How To Fix The Bitter Taste In Grapefruit

Grapefruits have beautiful pink or golden flesh, tons of juice, and a bright aroma, but what can taste interesting, tart, mildly sweet, and pleasantly bitter to some may be unpalatable to others. If you are not used to the taste, or if you are particularly sensitive to bitter flavors, grapefruit may be completely off the table. However, there are several different strategies that can help you fix that bitter taste starting with the actual variety that you choose to purchase.

Oro blanco grapefruits are the sweetest of the bunch and have very little bitterness, but they also lack much of that characteristic tartness. Most of the grapefruits that are consumed — around 75% — are red, so this variety can sometimes be hard to find, but it is a great option for those who are after as little bitterness as possible. Red grapefruits are also not as bitter as pink and white grapefruits, but that sweeter flavor profile also creates less complexity of flavor.

How you cut a grapefruit matters

That sharply bitter flavor in grapefruit comes from a flavonoid compound called naringin. While there is some naringin in the flesh of the fruit, most of it lives in the membrane, spongy pith, and outer zest. Because of this, it is not ideal to peel a grapefruit by hand and eat the whole segments like you would with an orange. Having each wedge encased in skin introduces way too much bitterness. It is a little tedious, but you are better off slitting open each section and peeling off the membrane segment by segment. Alternatively, cut the grapefruit in half along the equator. Then, use a sharp paring knife to cut along either side of each segment. You can also use a handy double-blade grapefruit knife to make this step go a little faster. After you have cut around each piece of fruit, you can simply scoop it out with a spoon.

You can also cut citrus fruit into tender, juicy supremes. Cut off both ends of the grapefruit so it can sit upright on your cutting board. Using a sharp knife, cut along the curve of the fruit from top to bottom, and remove the zest and pith like you are peeling a whole pineapple. Then, hold the peeled grapefruit, and cut along either side of each line of membrane to remove each segment.

Add sugar to counteract grapefruit's bitterness

No matter how you cut it, a little sugar can go a long way in fixing the bitter taste of the grapefruit. It makes sense that sugar can help to mask bitter flavors — consider coffee, tea, chocolate, alcohol, cranberry sauce, or candied citrus peels, for example. Grapefruit too can benefit from a sprinkle of sugar, a spoonful of honey, or a drizzle of maple syrup.

A really delightful way to enjoy this combination is in a grapefruit brûlée. Sprinkle a halved grapefruit with sugar, and then pop it under the broiler for a couple of minutes. Just keep a close eye on it because melting sugar can go from perfectly golden to totally burnt in just a few seconds. The sugar creates a delectable, crunchy shell, and the warm fruit softens slightly and starts to release its natural juices. If you have one, you can also use a handheld blow torch to quickly melt sugar to avoid messing with a finicky broiler.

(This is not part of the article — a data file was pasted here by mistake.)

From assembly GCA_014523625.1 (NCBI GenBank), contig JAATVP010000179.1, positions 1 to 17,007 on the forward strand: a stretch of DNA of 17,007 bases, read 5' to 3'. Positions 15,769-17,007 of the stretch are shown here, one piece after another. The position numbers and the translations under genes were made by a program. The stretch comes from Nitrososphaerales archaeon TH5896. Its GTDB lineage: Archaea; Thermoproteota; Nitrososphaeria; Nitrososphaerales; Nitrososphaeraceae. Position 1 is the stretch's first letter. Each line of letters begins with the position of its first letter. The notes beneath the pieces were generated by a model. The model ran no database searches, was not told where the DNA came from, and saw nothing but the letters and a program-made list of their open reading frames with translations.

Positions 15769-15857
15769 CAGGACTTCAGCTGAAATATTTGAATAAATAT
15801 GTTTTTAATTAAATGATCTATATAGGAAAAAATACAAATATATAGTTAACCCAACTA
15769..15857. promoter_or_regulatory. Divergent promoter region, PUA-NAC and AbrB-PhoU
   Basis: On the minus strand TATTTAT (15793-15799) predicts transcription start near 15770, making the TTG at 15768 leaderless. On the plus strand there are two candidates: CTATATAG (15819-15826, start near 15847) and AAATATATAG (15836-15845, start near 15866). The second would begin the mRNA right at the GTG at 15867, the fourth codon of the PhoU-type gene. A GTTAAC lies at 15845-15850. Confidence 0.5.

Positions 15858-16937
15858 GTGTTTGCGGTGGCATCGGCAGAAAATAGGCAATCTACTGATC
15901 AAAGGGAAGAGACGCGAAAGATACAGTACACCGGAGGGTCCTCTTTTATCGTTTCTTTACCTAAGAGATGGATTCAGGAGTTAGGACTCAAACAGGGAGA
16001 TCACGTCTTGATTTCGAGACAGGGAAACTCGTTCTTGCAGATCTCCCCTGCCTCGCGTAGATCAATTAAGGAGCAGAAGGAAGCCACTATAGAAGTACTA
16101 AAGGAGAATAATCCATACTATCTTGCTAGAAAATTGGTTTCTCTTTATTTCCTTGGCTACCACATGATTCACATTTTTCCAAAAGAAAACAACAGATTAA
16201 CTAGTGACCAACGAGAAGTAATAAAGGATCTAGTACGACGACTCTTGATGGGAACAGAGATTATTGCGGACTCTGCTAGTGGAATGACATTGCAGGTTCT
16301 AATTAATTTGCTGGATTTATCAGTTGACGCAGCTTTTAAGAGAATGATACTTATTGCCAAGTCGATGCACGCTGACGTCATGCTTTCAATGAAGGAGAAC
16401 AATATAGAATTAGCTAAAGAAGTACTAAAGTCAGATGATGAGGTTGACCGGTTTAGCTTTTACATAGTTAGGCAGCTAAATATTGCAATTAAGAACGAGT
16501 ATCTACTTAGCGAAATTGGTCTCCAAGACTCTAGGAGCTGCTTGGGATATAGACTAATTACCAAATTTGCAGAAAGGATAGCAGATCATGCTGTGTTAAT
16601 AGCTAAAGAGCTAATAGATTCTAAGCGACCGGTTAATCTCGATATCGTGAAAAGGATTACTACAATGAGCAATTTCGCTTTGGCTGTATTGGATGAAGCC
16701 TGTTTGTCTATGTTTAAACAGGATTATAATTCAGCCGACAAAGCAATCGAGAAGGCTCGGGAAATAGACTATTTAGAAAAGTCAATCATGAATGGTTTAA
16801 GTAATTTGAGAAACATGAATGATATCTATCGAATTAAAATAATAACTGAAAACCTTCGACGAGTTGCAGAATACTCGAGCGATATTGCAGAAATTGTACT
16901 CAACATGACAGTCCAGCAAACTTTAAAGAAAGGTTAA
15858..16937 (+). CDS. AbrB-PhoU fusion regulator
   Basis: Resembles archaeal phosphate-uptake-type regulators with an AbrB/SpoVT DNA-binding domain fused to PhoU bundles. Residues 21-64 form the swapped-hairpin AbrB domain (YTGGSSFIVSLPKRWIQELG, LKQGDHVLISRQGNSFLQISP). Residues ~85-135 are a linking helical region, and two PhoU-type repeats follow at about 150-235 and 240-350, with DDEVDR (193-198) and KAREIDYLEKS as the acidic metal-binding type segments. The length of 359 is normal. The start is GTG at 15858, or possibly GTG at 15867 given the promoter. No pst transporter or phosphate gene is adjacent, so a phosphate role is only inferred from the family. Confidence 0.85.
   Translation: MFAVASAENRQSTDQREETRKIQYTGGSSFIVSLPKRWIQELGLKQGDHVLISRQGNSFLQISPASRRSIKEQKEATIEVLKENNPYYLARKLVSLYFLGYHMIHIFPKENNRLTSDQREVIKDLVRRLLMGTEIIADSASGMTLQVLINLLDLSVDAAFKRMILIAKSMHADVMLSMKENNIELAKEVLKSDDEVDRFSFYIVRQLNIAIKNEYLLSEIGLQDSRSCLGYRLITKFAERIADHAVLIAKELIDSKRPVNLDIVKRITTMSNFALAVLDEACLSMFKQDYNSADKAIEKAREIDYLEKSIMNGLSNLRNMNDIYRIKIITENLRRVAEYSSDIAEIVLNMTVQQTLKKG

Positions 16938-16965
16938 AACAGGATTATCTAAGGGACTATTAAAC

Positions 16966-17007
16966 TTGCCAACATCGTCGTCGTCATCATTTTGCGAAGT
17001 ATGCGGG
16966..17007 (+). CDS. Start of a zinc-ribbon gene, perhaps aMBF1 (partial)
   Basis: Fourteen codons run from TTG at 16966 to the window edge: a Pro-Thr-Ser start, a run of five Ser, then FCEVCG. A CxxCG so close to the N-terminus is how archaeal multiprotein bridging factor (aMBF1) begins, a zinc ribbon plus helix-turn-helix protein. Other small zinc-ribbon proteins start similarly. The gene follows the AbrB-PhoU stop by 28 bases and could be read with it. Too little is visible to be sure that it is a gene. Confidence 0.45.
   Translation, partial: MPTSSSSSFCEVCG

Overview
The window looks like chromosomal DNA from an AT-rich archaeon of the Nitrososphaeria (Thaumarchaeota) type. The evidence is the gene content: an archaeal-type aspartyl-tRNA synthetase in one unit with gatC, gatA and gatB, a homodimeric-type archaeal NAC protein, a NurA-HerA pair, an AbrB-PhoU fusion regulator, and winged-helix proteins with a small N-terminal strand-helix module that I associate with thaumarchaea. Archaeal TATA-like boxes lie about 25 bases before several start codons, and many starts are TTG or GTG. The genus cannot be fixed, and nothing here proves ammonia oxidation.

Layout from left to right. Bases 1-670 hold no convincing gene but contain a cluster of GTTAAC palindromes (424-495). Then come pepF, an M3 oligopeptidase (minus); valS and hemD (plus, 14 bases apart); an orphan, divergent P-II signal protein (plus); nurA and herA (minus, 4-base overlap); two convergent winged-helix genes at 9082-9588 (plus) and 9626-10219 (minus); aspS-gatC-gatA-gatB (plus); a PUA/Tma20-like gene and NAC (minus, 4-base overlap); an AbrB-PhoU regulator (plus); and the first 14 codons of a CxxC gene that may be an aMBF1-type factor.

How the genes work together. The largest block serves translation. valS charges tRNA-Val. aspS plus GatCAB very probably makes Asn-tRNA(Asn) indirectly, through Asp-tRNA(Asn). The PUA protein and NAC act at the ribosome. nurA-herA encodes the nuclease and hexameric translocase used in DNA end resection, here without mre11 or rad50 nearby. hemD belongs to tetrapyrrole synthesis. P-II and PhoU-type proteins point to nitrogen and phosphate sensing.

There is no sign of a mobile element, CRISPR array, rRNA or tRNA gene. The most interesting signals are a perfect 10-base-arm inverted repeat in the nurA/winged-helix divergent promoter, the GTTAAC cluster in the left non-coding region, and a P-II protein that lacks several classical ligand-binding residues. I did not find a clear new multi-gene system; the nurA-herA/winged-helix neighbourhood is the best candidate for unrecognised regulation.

Salt can sweeten the deal

Adding a sprinkle of salt is another way to make grapefruit taste less bitter. It may seem counterintuitive, but salting grapefruit tricks your taste buds and makes you perceive the fruit to be sweeter. It is not that the grapefruit is not sweet at all, but that the bitterness just overpowers it. Gary Beauchamp of the Monell Chemical Senses Center explains to NPR that "the ions in the salt ... block many of the receptors on our tongues that detect bitterness." The sweetness is then able to take center stage on the palate. Salt may also cause more of the aromatic compounds of the fruit to be released, too. Since smell is such a huge part of how humans experience flavor, the amplified fruity scent can also impact how sweet it tastes.

With a very light sprinkle of salt, the grapefruit's flavors will shine without tasting overtly salty. You can also take a page from culinary traditions that commonly combine salt and chilies to sprinkle on fruit with Mexican Tajín, Thai prik-kab-klua, or Vietnamese muối ớt.

Pair grapefruit with balancing flavors

It is impossible to completely get rid of the bitter taste of grapefruit, and frankly, the fruit would probably fall a little flat if it had no bitterness at all. Consider pairing grapefruit with complimentary flavors that help to balance out the flavor profile. This can be as simple as making a fruit salad with other types of citrus like tangerines and blood oranges — or tossing grapefruit segments with sweeter fruits like bananas, berries, strawberries, or peaches.

The introduction of fat can also help balance bitterness. Yogurt can definitely do the job whether that is in a yogurt bowl topped with grapefruit or blended into a creamy smoothie. You can also go savory and pair grapefruit with fatty avocado, fresh mint, and thinly sliced chilies for a deliciously bright salad. Make the dressing using several ingredients that help counteract bitterness with grapefruit juice, neutral oil, a little honey, and some fish sauce for a hit of umami saltiness.